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North Wales nurse becomes first in Wales to receive booster jab


A nurse who has first-hand experience of the devastating impact of COVID-19 has become the first in Wales and one of the first in the UK to receive a booster vaccine.

Following an announcement from the Joint Committee on Vaccination and Immunisation on Tuesday, Betsi Cadwaladr University Health Board has moved quickly to offer additional protection to its patient-facing staff, with the first booster vaccine administered at 11:05am this morning.

The first booster jab in Wales was given to orthopaedic nurse Ewa Syczuk, at a clinic in St Asaph. The 50-year-old mum-of-two has been working on the frontline of the COVID-19 vaccination campaign since January 2021, and was inspired to get involved following her own experience with the virus.

She said: “I’m so pleased to get the booster jab because in April last year I had COVID. I was very very ill and was very fortunate. I thought I was going to die.

“There are two weeks I can’t remember – my partner said he had to remind me to breathe.

“A month after I got better from being ill, I could still only manage about 500 steps then I’d have to spend the rest of the day in bed.

“It took me six months to get back to work on a very slow phased return.

“The vaccine is like a godsend – I couldn’t wait to get mine. Everybody should have the vaccine to prevent that experience, because 19 months after having COVID I still can suffer from shortness of breath and fatigue.

“You don’t know if you will get ill – and you don’t know how ill you might become.

“It’s not just the virus, it’s the long-term effects of it too. The vaccines are fully approved by the authorities and by people who know what they are doing.

“It’s so nice to see people coming to get the vaccine – including the 16 and 17 year olds.

“The booster is so important for me – I’m terrified of the Delta variant and want the protection the booster gives.”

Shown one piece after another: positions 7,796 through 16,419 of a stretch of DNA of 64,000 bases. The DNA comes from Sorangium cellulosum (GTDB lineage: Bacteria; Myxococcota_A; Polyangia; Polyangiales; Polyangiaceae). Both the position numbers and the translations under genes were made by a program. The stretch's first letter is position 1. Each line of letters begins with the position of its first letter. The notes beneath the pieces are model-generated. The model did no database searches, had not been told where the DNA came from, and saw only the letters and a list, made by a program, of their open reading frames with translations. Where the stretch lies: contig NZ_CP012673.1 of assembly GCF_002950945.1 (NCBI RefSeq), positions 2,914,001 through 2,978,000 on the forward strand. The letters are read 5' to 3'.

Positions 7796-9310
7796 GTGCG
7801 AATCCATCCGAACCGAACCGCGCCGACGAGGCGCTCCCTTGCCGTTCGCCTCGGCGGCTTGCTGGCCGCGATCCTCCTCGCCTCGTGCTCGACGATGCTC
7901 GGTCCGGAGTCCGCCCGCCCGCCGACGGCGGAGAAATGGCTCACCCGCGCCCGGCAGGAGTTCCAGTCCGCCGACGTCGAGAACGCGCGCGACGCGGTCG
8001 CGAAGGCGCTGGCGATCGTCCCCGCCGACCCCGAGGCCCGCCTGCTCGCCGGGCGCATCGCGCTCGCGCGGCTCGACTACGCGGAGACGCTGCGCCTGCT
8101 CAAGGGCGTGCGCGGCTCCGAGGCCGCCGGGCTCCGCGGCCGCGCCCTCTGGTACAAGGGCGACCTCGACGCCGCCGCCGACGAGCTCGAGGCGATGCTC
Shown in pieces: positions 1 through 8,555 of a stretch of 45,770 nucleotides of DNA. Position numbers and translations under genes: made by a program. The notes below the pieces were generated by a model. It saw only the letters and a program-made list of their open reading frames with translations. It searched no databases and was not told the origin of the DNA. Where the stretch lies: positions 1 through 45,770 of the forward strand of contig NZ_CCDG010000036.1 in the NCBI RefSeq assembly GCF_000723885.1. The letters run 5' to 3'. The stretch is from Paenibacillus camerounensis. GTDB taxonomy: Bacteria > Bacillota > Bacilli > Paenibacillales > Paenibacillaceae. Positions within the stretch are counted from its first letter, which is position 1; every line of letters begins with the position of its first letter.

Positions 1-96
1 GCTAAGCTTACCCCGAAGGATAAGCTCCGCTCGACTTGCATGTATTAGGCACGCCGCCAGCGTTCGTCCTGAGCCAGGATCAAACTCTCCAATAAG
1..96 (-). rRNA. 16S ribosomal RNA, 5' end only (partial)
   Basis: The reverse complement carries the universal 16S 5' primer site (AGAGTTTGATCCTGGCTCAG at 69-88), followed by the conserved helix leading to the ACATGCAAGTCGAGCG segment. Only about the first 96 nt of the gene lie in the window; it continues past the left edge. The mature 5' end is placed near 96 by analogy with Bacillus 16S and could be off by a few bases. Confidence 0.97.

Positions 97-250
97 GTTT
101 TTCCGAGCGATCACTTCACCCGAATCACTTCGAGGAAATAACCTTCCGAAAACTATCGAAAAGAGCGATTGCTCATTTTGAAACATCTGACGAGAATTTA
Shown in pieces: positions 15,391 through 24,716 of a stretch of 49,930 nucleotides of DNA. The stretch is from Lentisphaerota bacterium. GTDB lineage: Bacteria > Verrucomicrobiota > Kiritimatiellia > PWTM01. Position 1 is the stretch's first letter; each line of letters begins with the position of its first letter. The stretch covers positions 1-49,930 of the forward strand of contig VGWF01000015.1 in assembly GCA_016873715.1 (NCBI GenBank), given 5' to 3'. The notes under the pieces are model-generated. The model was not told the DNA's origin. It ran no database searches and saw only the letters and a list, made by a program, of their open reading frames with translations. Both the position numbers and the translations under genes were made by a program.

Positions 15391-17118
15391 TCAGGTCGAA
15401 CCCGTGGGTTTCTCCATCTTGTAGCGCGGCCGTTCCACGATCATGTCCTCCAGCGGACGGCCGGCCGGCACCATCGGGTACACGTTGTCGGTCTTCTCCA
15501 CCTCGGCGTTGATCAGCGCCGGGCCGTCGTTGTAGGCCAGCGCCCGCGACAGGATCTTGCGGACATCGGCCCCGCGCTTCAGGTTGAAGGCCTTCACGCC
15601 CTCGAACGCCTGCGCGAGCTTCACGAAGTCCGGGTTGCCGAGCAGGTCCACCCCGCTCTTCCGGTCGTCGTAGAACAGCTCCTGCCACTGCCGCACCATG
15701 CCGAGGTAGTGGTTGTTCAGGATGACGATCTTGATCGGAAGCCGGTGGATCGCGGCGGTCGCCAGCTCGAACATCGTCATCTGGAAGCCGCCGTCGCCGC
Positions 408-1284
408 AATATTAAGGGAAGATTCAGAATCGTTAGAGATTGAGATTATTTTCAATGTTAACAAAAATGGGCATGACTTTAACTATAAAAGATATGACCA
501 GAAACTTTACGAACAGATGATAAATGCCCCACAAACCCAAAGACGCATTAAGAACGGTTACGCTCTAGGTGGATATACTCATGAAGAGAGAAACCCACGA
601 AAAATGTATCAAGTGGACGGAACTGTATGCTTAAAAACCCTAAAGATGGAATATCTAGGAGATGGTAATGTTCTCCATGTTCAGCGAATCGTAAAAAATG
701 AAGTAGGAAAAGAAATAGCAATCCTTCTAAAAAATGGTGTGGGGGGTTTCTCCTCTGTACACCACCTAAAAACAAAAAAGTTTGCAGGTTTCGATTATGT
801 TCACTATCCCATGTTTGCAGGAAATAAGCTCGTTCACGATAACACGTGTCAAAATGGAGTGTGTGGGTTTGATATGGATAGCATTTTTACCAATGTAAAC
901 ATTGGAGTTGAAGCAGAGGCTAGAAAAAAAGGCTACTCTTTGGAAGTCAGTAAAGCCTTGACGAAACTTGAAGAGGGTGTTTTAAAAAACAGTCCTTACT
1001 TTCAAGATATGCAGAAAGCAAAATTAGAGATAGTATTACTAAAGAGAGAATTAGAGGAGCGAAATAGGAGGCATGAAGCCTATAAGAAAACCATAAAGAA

In accordance with JCVI guidance, booster vaccines are being offered to those most vulnerable to serious infection, ahead of the winter months. These include:

  • Those living in residential care homes for older adults
  • All adults aged 50 years or over
  • Frontline health and social care workers
  • All those aged 16 to 49 years with underlying health conditions that put them at higher risk of severe COVID-19 (as set out in the Green Book), and adult carers
  • Adult household contacts of immunosuppressed individuals

In line with JCVI guidance, the North Wales health board is inviting those eligible for a booster jab based on the same priority order as the first phase, provided at least six months have passed since their second dose.

Gill Harris, Executive Director of Nursing and Midwifery at BCUHB, said: “We’ve been planning for the booster programme for some time and I’m delighted that we’ve been able to move so quickly to offer this additional protection to our hard working frontline staff, who are continuing to face the daily risk of working with COVID-19 positive patients in our hospitals and in community settings.

“In accordance with JCVI guidance, we’re inviting frontline health and social care staff for their booster vaccine first. We ask others who are eligible to please be patient and remember that there is no need to contact us to book an appointment. We will contact you directly when it is your turn.”

As most younger adults will only receive their second COVID-19 vaccine dose in late summer, the benefits of booster vaccination in this group will be considered at a later time, by the JCVI, when more information is available.

Find out further information on the COVID-19 vaccination programme.